Yellow Fever, Black Goddess: The Coevolution of People and Plagues

By Christopher Wills | Go to book overview
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4
Four tales from the New Decameron

Between March and July of the year in question ... it is reliably thought that over a hundred thousand human lives were extinguished within the walls of the city of Florence[.] Yet before this lethal catastrophe fell upon the city, it is doubtful whether anyone would have guessed it contained so many inhabitants.

Giovanni Boccaccio, The Decameron (tr. G. H. McWilliam)

In the summer of 1986, a Canadian government helicopter was carrying out a routine aerial survey that included some flights over remote Banks Island. This island, covered with low tundra vegetation, lies in the Northwest Territories, far above the Arctic Circle. In previous years, dead and dying muskoxen had often been spotted by aerial surveys. But now, as the helicopter flew over the peaceful landscape, the pilot suddenly saw the bodies of almost sixty wild muskoxen, scattered over several square miles. Had they been wantonly shot by airborne hunters? Veterinarians who were helicoptered to the site found that the truth was even more unnerving. All were discovered to have died, within the space of a few days, from acute respiratory infections.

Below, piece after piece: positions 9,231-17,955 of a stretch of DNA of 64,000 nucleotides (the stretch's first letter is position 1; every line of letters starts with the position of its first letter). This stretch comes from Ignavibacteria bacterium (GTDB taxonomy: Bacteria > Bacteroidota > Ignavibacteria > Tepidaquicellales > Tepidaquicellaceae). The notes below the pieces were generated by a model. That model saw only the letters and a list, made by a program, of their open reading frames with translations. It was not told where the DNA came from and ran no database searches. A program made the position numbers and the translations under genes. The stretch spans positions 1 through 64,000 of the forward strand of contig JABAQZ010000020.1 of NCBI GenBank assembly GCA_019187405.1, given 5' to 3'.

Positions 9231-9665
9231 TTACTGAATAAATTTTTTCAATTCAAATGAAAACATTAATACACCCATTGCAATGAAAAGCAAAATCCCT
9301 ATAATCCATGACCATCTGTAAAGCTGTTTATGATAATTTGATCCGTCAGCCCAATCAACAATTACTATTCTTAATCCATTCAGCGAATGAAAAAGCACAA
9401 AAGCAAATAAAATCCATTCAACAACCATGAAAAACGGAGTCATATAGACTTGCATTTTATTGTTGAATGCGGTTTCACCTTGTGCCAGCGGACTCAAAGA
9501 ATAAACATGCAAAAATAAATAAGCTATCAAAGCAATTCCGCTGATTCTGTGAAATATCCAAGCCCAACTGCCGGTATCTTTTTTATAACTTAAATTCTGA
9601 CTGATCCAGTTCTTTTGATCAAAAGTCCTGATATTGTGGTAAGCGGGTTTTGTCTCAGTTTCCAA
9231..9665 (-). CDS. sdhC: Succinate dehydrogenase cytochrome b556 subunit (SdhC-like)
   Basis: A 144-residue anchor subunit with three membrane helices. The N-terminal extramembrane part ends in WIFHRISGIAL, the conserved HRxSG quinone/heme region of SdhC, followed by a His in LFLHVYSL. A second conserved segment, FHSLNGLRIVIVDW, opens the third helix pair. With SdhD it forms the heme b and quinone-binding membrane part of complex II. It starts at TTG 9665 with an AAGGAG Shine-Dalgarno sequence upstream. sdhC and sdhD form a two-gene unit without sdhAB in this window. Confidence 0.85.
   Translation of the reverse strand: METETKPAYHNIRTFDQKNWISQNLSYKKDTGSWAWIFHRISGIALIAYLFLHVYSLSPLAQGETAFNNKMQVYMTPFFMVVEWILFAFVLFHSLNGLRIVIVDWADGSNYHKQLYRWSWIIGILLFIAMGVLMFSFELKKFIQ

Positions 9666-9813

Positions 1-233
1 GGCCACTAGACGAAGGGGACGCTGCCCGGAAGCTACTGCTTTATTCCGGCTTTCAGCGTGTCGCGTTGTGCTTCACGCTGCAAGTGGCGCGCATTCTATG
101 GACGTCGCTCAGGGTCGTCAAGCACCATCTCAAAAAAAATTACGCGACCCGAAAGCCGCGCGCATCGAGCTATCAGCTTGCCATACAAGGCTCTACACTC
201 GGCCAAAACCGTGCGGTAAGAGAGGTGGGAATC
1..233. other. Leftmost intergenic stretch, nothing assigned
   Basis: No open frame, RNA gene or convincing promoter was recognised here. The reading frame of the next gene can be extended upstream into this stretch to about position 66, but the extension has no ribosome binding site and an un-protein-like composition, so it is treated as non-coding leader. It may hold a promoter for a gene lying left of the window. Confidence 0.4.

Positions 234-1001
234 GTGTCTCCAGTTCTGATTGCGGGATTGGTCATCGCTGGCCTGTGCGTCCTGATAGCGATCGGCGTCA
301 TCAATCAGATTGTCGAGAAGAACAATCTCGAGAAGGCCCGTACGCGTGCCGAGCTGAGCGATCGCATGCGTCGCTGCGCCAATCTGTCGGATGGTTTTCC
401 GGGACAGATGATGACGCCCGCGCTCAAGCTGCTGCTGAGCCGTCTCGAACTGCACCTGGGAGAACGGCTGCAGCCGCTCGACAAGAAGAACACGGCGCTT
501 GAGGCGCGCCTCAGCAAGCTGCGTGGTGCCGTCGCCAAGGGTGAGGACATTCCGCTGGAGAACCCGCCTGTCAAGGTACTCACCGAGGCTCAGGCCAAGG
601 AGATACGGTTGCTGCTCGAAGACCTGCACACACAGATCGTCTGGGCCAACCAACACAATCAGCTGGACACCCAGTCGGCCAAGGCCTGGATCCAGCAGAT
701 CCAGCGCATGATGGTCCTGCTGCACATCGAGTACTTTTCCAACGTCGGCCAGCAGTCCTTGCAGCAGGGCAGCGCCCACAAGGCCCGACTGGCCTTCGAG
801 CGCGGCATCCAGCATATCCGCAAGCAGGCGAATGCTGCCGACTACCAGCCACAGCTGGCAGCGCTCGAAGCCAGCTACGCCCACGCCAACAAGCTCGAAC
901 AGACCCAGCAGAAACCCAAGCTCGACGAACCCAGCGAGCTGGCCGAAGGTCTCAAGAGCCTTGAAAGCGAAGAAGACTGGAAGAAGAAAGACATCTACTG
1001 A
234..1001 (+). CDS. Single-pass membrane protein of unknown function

During that summer, 122 sick and dead animals were found over an area of 1000 square kilometres. Muskoxen, which were driven to local extinction on the island a century ago by overhunting, have rebounded to a population size of 25,000, a size that has remained fairly stable. Before these dead and dying animals were examined, it had been assumed that shortage of food was now limiting the size of this recovered population. Microscopic investigation of various tissues showed that their deaths

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